Womack says that in a recovering economy, with nearly double-digit unemployment, the standard for a project's fate should be whether it would create jobs.
"It's no longer about, 'What can I do to sit in this committee and bring money home?' That's very selfish," the former mayor said Monday as he studied up on the panel's complex dynamics. "We've got to look at the appropriations process as, 'What can we do as a team to address America's spending problem?'"
Yes, there's a doctor in the House. A half-dozen newly elected ones, in fact, all sent to Washington in part on pledges to repeal the Democrats' health care overhaul.
Few groups can claim as much credibility on the issue, and they'll have help. The new members already have met with the House's Republican "doctors caucus" about the idea of overturning the overhaul, though talks have not progressed to much detail, participants said.
Obama has promised to veto a repeal if it reaches his desk. Even so, Republicans say they will try to starve the overhaul of money and dismantle it piece by piece.
Short of a full repeal, it's not yet clear that group is united on which parts of the law to try to cancel.
"Nothing is concrete," said Rep.-elect Paul Gosar, R-Ariz., the only dentist in the newly elected group. "We need to sit down and orchestrate things and take a look at what our ideas should be."
The other newly elected doctors are GOP Reps.-elect Joe Heck of Nevada, Nan Hayworth of New York, Scott DesJarlais of Tennessee, Larry Bucshon of Indiana, Andy Harris of Maryland and Paul Gosar of Arizona.
Their opposition is likely to be fierce. Pelosi cited the preservation of the health care law as a key reason she decided to stay in Congress even after Democrats lost their majority in the House. Senate Democrats remain in control of that chamber, though it's unclear whether the crop of senators up for re-election in 2012 would accept or refuse changes to the overhaul.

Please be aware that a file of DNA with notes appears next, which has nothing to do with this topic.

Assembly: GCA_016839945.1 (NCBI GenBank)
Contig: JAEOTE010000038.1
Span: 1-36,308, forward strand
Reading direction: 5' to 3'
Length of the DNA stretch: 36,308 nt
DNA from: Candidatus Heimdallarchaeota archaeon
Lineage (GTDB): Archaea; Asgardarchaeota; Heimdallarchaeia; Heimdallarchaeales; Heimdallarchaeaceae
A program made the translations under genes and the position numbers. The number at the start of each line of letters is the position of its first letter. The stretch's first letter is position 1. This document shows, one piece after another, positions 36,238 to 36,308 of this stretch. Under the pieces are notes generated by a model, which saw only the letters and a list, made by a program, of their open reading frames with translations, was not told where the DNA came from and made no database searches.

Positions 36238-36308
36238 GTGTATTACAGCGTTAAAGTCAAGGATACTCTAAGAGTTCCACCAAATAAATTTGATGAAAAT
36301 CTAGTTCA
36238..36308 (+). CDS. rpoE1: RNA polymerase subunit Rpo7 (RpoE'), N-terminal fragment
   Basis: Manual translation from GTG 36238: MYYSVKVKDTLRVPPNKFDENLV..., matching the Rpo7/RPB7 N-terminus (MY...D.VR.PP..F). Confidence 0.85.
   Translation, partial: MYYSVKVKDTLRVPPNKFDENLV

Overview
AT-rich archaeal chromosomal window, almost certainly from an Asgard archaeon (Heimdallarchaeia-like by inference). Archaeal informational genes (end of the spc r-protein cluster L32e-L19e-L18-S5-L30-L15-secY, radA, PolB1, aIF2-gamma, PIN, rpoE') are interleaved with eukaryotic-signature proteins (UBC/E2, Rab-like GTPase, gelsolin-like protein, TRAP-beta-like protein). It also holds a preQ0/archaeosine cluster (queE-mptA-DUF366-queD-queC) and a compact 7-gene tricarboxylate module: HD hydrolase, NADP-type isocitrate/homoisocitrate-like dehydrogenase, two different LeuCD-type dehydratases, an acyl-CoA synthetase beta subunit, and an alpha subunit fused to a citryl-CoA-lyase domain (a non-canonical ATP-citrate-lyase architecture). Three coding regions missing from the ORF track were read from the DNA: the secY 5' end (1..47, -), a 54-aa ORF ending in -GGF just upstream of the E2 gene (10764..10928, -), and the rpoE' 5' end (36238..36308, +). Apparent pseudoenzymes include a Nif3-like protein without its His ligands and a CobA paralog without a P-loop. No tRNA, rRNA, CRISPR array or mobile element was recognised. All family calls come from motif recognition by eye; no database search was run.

Then there's an army of industry lobbyists at the ready.
Bucshon, a heart surgeon, said Monday he had not yet been contacted by outside interest groups — and that seemed OK with him.
"I still have two more days," he said.
Earlier this fall, when the freshmen-to-be were ushered into the empty House chamber for orientation, they all sat on their respective partisan sides of the aisle. And then one Democrat moved.
Rep.-elect Hansen Clarke of Michigan strode across the aisle and sat on the Republican side.
"I thought, why not?" he said afterward.
It was a cheeky move by one of the nine newly elected Democrats frequently overshadowed at the top of the 112th Congress by their history-making Republican counterparts.
Pelosi has said the new minority's role is in part to keep the new GOP majority from undoing the legislation passed during the prolific Democratic-controlled Congress.
That, said one of the newly elected Democrats, may take some talking.
"Working across the aisle, I think, will be really important," said Rep.-elect Terri Sewell, D-Ala.